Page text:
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Playing the field too much before marriage can be bad for your relationship

Dr. Ahllishia Shipley

Dr. Ahllishia Shipley

Playing the field too much before marriage can be bad for your relationship

By Ahlishia Shipley, PhD, CFLE

Have you ever heard the advice “just get it out of your system” before you get married with it being sex? Or perhaps, someone may have warned you “make sure you try on the shoes, before you buy them,” so to speak. The majority of Americans do approve of premarital sex, so what’s the harm in testing the waters? Although this advice may seem like a good idea, having an extensive sexual past could taint your marital future. In a recent study with over 2,500 married individuals, researchers tested whether the number of sexual partners was associated with marital quality.

Two opposing perspectives of couple sexuality guided the basis of the study. The first one being the idea of sexual compatibility, in which sex is viewed as an essential component to forming a relationship. From this angle, partners are able to assess their ‘sexual chemistry,’ which, for many, is a significant aspect of relationship quality.

From the other perspective of sexual restraint, sexual involvement before solid commitment is seen as harmful to relationship formation, especially early on in a relationship. The sexual restraint model also suggests that more sexual experimentation can hinder relationship stability and satisfaction because a more experienced partner may have unrealistic expectations of sexual intimacy that are not sustainable in a marriage (i.e, the thrill of newness). At the couple level, the less experienced partner may question the symbolism of sex in the marriage due to their partner’s past promiscuity.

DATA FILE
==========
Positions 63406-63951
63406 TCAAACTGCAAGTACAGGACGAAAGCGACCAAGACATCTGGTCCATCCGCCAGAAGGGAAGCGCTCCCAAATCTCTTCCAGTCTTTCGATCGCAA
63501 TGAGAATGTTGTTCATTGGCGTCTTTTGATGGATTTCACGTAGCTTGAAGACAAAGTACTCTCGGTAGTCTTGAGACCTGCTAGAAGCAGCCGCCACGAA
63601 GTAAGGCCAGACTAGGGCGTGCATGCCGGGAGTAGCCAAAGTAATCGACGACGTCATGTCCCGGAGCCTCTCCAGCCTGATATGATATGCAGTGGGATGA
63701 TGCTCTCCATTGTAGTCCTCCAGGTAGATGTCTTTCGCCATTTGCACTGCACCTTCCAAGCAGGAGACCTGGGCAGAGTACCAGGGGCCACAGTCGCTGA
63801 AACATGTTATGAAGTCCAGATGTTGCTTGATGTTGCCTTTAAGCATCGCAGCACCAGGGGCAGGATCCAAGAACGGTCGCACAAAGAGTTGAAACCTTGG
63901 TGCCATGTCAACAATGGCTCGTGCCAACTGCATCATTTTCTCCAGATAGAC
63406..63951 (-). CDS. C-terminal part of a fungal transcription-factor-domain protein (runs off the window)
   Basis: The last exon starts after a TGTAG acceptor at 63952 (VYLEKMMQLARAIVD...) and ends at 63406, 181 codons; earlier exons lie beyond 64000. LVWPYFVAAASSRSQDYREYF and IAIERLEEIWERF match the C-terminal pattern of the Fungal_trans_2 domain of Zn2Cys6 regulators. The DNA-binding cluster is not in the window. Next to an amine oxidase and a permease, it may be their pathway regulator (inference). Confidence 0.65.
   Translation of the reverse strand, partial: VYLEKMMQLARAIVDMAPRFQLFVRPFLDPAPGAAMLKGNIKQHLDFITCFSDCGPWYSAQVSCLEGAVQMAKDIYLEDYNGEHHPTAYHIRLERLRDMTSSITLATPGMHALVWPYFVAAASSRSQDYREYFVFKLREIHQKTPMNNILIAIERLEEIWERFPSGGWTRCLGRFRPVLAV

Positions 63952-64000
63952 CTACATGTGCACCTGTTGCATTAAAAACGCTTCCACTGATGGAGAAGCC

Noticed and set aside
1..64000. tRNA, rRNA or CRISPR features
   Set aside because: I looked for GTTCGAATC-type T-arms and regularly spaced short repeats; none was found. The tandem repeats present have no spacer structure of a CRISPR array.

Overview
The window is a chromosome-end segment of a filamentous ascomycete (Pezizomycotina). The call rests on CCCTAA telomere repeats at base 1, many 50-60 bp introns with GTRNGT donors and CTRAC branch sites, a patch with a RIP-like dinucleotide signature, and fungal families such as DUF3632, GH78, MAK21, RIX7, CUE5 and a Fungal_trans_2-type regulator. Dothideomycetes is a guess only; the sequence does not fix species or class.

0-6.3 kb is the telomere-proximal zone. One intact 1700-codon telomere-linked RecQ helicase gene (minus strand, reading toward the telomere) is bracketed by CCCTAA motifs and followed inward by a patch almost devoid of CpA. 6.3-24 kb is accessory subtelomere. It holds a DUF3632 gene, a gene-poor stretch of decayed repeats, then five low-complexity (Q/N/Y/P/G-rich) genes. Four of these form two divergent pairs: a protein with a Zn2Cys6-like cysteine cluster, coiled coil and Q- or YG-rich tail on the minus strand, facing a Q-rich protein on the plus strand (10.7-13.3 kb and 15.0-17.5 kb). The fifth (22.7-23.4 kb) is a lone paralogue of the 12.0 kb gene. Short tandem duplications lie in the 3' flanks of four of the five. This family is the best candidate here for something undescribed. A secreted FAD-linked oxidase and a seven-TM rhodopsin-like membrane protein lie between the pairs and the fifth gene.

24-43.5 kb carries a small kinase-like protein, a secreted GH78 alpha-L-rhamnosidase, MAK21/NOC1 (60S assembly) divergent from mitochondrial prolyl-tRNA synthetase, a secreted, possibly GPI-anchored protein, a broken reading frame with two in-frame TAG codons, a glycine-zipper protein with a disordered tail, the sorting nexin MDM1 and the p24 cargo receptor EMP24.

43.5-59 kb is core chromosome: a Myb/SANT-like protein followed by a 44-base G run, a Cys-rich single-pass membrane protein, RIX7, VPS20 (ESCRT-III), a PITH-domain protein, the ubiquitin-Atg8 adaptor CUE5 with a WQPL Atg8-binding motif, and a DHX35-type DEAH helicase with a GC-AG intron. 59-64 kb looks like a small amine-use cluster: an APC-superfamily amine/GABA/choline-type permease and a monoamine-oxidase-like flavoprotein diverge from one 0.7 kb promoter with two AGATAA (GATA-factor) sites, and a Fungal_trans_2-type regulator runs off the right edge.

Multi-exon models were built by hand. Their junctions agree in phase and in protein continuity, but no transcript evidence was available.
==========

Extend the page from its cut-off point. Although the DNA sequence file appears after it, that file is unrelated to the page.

So, which perspective held the most weight?

The researchers found having more sexual partners before marriage was negatively associated with sexual quality, communication, and relationship quality even when various demographic variables were taken into account. The effect was highest for the emerging adults in the sample (ages 18-30). These findings indicate support for the sexual restraint perspective because they demonstrate sexual experiences with multiple partners do not contribute to marriage in a positive way.

The researchers seem to think those who have been sexually active with many partners may focus too much on the physical side of a relationship resulting in less attention devoted to other areas, such as building communication and trust. With respect to sexual quality, a high number of sexual partners could increase a more experienced partner’s need for variety which may or may not be met in the marriage. Unmet needs could cause sexual dissatisfaction, insecurity, and communication issues in the relationship.

Although, the researchers would like to expand the research questions for this topic in the future, the current findings support the idea that 1) a great deal of sexual experiences with several partners may be positive in the short-term, but could possibly harm your marriage in the long-term, especially among young adults AND 2) sequencing commitment prior to sex places a couple in a better position to establish a friendship as the foundation for a relationship.

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